RGV Humane Society, Harlingen to revise contract following concerns

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HARLINGEN — Three weeks after animal rights groups rose up against what they called a city proposal that would force Harlingen’s “no-kill” shelter to euthanize dogs and cats, commissioners are working to revise the Rio Grande Valley Humane Society’s annual contract.

Late last month, animal rights advocates’ heated concerns led commissioners to hold off on approving a new contract, granting the humane society a 120-day extension on the annual agreement its held for years.

Now, commissioners are requesting Luis Quintanilla, the agency’s executive director, meet with them in a Tuesday workshop planned as a “discussion of the RGV Humane Society budget, policy and procedures.”

In response, Quintanilla says he believes commissioners are working to draft a contract the humane society could support.

“The humane society board along with the city commission are working together to try to find a path forward,” he said in an interview. “We are in the very early stages and the situation is still very fresh but I think there is a path forward to continue our great work for the community.”

Timon is seen at the Humane Society of Harlingen as all animals are available for adoption and a forever home. (Miguel Roberts/The Brownsville Herald

Working together

Meanwhile, commissioners are planning to “negotiate in good faith,” Mayor Norma Sepulveda stated.

At City Hall, officials were requesting the humane society present “detailed financial information” by last Friday’s deadline as commissioners review the nonprofit’s budget, policies and procedures, she stated, citing an “ongoing commitment to transparency and responsible financial stewardship.”

“We look forward to working collaboratively with RGVHS to achieve our shared goals to include finding permanent homes for every cat and dog in Harlingen while also being mindful of taxpayer money,” Sepulveda stated.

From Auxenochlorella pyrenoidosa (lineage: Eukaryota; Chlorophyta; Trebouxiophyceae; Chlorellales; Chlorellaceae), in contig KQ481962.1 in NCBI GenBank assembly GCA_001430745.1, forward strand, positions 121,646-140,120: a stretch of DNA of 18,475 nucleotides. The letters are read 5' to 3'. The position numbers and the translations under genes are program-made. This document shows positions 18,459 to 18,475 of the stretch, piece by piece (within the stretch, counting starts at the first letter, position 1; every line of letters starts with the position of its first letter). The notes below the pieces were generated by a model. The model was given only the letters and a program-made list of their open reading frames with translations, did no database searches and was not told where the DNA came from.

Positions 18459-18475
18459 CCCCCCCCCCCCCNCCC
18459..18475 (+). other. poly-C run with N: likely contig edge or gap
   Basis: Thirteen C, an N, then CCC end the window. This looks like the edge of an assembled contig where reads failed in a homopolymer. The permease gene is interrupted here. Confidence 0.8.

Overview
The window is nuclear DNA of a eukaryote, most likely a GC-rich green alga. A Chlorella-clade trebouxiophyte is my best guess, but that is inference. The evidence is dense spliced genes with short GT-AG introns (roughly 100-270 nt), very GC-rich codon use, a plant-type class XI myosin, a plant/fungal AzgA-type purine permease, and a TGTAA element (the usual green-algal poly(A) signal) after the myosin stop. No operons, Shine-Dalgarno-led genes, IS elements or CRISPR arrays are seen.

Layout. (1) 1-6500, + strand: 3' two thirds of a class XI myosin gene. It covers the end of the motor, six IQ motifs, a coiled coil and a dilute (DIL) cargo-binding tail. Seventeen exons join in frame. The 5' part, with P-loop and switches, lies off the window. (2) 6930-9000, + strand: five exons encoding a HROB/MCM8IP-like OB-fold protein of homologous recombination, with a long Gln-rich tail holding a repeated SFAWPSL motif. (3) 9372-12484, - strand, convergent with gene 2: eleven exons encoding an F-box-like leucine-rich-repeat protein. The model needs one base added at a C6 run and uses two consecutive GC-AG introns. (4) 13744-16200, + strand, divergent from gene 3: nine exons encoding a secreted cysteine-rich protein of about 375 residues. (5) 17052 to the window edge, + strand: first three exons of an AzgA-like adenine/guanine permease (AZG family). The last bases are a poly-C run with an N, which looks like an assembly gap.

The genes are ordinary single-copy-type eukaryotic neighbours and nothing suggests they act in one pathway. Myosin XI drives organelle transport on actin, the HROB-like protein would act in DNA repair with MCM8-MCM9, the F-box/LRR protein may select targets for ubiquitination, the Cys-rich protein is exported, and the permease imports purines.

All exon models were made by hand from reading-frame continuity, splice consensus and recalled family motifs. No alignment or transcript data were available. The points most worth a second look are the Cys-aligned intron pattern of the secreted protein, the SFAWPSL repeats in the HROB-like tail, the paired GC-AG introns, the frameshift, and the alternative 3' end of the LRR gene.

Commissioners are holding the workshop “to gain a better understanding of the impactful work being done by the RGVHS within our community,” she stated, noting the city’s contract gives the humane society more than $400,000 a year.

“This inquiry aims to provide clarity on how the city’s significant contribution of more than $400,000 is being utilized by the RGVHS,” she stated. “While we appreciate the broader efforts of the RGVHS across the Rio Grande Valley, as Harlingen leaders our primary focus is to ensure that these funds are prioritized for the welfare of our local animals and the needs of Harlingen residents.”

“As stewards of taxpayer money, we recognize the importance of accountability and we must justify how each taxpayer dollar is spent. This is why, earlier this year, we began asking for this detailed information that includes a greater extent of financial information than we have previously been provided. We are seeking standardized financial information to discern precisely how each city dollar is allocated toward saving and benefiting dogs and cats in Harlingen. The workshop and initiatives are driven by our commitment to being responsible guardians of public funds and to ensuring that each of our community’s needs are met, including animal welfare,” she said.

Brady the tabby waits to find a forever family at the Humane Society of Harlingen. (Miguel Roberts/The Brownsville Herald)

Responding to concerns

A day after fired-up animal rights’ groups spoke out during last month’s meeting, Quintanilla stood by their concerns that the proposed contract would open the humane society to take in more dogs and cats, arguing it would force euthanizations at the shelter priding itself as one of the state’s “no-kill” leaders.

Meanwhile, he argued the proposed contract wouldn’t compensate the humane society for taking in more animals while requiring it to take on the old shelter’s maintenance and repairs.

During the heated meeting, Sepulveda told the audience commissioners were granting the humane society an extension of its old contract as part of “a negotiation” as they review the annual agreement.

Sepulveda told the group the city wasn’t calling for an “open-door policy,” responding to concerns the proposed contract would force the shelter to euthanize a steady flow of animals.

Instead, she said the proposed contract was aiming to allow Harlingen residents to request the shelter care for their pets “and give it a better opportunity to survive.”

“That is the partnership with the humane society,” she told the audience.

Since 2020, the humane society has prided itself as a “no-kill” shelter.

“The RGV Humane Society is the Rio Grande Valley’s only no-kill animal shelter and it is our mission to make the entire region a safer place for pets,” the organization states on its website.

“In the last two years, our work has saved the lives of over 10,000 homeless pets and has served over 15,000 additional pets through our low-cost spay/neuter and vaccination services,” the website states.